Copyright Evidence Project Seeking Paid Interns

Copyright Evidence, a project run by the CREATe Centre at the University of Glasgow is in the process of developing a Wiki catalogue of empirical studies related to copyright and intellectual property issues. The project is seeking Interns to contribute in the development of this resource and in particular in its policy impact. Interns’ primary role will be the analysis of the platform and evidence sources with a focus on evidence-based policy implications and impact, together with the enhancement of the project with new catalogue entries. You can visit the platform here:

www.CopyrightEvidence.org

Work will be hourly paid with flexibility in the allocation of workload and tasks to facilitate interns. Participants will enjoy further benefits, gaining experience in conducting applied social science research and an opportunity to collaborate with experienced researchers. Interns will also have the opportunity to attend activities organized by CREATe, such as lectures and reading groups at the University of Glasgow, gaining further knowledge and experience related to academic research.

The work is expected to commence as soon as possible and at the latest by February 2016. Complete applications sent by January 8, 2016 will be treated favourably. Typically, interns will be expected to work for approximately 12 to 15 hours per week for four months initially, with the possibility of extension for another four-month period. Because the Wiki catalogue software is accessible online interns can work from home or anywhere else with an Internet connection.

We welcome applications from students and early career researchers from all disciplines. Policy-related working experience is desired and we will consider secondments. Interns will be expected to engage with copyright policy issues and social science methods. There is a particular interest in quantitative expertise in the team but we will consider a mix of skills. Applicants with prior experience related to policy/government reports on copyright, such as the ones written by the Intellectual Property Office and the European Commission, will be treated favourably.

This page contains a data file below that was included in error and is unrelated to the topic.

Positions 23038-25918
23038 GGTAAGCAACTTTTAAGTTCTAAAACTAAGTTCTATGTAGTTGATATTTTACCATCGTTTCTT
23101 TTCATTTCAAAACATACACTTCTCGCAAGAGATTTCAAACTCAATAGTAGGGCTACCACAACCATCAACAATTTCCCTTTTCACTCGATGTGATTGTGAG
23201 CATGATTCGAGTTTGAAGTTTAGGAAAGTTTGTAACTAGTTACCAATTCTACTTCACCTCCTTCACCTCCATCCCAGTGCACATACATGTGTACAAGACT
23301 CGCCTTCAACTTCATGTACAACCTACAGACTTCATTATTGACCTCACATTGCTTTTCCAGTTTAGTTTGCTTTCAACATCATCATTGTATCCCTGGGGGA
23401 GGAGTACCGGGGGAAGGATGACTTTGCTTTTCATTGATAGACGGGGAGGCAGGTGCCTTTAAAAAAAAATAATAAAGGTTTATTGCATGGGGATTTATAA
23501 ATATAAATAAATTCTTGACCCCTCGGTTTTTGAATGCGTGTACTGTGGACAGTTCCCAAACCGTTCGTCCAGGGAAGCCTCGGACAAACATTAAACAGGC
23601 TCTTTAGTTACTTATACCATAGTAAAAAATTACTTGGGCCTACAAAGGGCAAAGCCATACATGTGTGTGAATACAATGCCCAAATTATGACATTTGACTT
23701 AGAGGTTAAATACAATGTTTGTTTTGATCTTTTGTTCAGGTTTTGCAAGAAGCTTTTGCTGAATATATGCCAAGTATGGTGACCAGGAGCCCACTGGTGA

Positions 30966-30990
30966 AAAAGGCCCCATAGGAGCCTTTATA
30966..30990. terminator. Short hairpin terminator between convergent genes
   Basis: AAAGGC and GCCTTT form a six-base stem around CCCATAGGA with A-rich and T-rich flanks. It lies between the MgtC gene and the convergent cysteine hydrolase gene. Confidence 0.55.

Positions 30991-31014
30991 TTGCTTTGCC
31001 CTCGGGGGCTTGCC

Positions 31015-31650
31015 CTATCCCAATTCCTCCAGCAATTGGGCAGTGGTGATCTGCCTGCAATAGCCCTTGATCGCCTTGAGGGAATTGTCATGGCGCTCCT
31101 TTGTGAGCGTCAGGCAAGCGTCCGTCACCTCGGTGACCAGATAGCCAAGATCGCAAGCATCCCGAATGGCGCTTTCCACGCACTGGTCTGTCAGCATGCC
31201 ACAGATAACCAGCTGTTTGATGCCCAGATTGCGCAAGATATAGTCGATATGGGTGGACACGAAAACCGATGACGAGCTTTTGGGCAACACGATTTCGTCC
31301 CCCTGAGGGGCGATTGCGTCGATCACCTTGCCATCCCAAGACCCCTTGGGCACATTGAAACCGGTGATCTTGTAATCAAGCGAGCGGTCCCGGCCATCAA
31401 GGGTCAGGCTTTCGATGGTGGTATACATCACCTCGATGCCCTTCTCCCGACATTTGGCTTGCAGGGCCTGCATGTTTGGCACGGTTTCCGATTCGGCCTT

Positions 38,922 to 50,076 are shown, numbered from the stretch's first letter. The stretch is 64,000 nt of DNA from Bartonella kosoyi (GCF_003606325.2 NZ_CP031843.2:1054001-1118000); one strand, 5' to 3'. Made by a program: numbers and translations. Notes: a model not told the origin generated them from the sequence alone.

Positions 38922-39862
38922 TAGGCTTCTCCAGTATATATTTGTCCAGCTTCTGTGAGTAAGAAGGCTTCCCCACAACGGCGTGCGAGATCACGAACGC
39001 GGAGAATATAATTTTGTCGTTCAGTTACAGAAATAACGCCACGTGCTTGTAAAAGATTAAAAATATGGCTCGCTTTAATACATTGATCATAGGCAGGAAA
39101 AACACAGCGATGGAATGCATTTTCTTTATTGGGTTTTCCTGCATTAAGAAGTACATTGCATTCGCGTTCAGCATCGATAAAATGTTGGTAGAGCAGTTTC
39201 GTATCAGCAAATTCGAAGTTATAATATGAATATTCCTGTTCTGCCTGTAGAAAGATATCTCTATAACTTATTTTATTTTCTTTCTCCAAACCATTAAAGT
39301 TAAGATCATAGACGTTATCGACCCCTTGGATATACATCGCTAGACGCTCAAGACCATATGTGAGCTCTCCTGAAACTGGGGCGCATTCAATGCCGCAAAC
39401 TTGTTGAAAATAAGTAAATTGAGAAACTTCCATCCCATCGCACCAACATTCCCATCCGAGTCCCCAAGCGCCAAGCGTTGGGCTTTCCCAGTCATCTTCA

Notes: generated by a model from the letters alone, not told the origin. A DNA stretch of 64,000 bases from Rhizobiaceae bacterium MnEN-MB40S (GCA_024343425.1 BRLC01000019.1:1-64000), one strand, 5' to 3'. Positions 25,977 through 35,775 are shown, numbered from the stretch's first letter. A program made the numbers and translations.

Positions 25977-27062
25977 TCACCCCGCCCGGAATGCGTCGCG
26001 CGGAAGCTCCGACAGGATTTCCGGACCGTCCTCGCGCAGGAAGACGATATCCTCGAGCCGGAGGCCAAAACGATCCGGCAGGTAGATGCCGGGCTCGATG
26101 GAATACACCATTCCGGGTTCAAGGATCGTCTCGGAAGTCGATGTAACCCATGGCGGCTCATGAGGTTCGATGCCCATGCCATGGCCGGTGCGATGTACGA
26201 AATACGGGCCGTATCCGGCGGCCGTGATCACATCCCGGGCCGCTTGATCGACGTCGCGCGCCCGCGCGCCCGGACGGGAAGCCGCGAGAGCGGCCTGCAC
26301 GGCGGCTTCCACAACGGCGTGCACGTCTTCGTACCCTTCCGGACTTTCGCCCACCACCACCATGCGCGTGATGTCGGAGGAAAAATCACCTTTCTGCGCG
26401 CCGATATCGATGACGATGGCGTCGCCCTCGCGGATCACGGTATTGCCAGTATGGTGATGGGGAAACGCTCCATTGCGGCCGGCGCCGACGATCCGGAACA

For your preparation please visit the Wiki platform here www.CopyrightEvidence.org or search online for topical reports, such as the “Towards a modern, more European copyright framework” document. We are particularly interested in providing answers to the following policy questions: What has happened to IP infringement levels over time? What are the costs of copyright enforcement policy? What methods should IP policymakers use? What shapes infringing online behaviour? How UK and EU should design their copyright frameworks and what are their global implications?

To apply, please forward one document with: (i) your CV, (ii) a short statement of interest describing in no more than 100 words how your interests relate to copyright evidence and policy, and (iii) an indication of your availability/schedule to contact@create.ac.uk (the subject title of your email should be: “Copyright Evidence Interns”).

If you have any questions about this opportunity, please feel free to contact Dr Theodore Koutmeridis: Theodore.Koutmeridis(AT)glasgow.ac.uk

CREATe
RCUK Centre for Copyright and New Business Models in the Creative Economy
School of Law, University of Glasgow

How to cite The Copyright Evidence Wiki (available at www.CopyrightEvidence.org )

If you use material from CopyrightEvidence.org, please cite the resource appropriately:

Koutmeridis, T., Erickson, K., & Kretschmer, M. (Eds.). (2015). The Copyright Evidence Wiki: Empirical Evidence for Copyright Policy. www.CopyrightEvidence.org. CREATe Centre: University of Glasgow. Accessed dd/mm/yyyy.

When citing make explicit reference to the date when the platform was accessed, as the content is subject to revisions.

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